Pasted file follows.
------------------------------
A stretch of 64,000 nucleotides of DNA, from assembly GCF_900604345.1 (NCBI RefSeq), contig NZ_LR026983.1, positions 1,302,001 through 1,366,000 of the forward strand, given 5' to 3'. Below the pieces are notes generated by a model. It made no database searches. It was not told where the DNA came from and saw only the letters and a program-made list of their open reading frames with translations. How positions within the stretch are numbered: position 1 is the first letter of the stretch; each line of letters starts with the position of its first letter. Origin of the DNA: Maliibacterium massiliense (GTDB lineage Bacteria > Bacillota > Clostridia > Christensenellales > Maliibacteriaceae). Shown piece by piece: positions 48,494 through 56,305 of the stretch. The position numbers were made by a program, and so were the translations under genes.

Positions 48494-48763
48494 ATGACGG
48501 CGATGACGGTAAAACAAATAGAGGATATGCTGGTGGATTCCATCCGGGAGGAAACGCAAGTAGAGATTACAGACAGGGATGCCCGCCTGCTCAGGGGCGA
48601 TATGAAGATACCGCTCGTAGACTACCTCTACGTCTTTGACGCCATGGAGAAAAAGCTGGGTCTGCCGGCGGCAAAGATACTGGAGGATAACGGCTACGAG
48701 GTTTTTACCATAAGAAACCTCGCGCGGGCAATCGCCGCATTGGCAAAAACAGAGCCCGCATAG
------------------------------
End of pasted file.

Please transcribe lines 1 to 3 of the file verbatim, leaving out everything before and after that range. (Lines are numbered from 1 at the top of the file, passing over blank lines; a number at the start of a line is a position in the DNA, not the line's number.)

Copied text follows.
A stretch of 64,000 nucleotides of DNA, from assembly GCF_900604345.1 (NCBI RefSeq), contig NZ_LR026983.1, positions 1,302,001 through 1,366,000 of the forward strand, given 5' to 3'. Below the pieces are notes generated by a model. It made no database searches. It was not told where the DNA came from and saw only the letters and a program-made list of their open reading frames with translations. How positions within the stretch are numbered: position 1 is the first letter of the stretch; each line of letters starts with the position of its first letter. Origin of the DNA: Maliibacterium massiliense (GTDB lineage Bacteria > Bacillota > Clostridia > Christensenellales > Maliibacteriaceae). Shown piece by piece: positions 48,494 through 56,305 of the stretch. The position numbers were made by a program, and so were the translations under genes.

Positions 48494-48763
48494 ATGACGG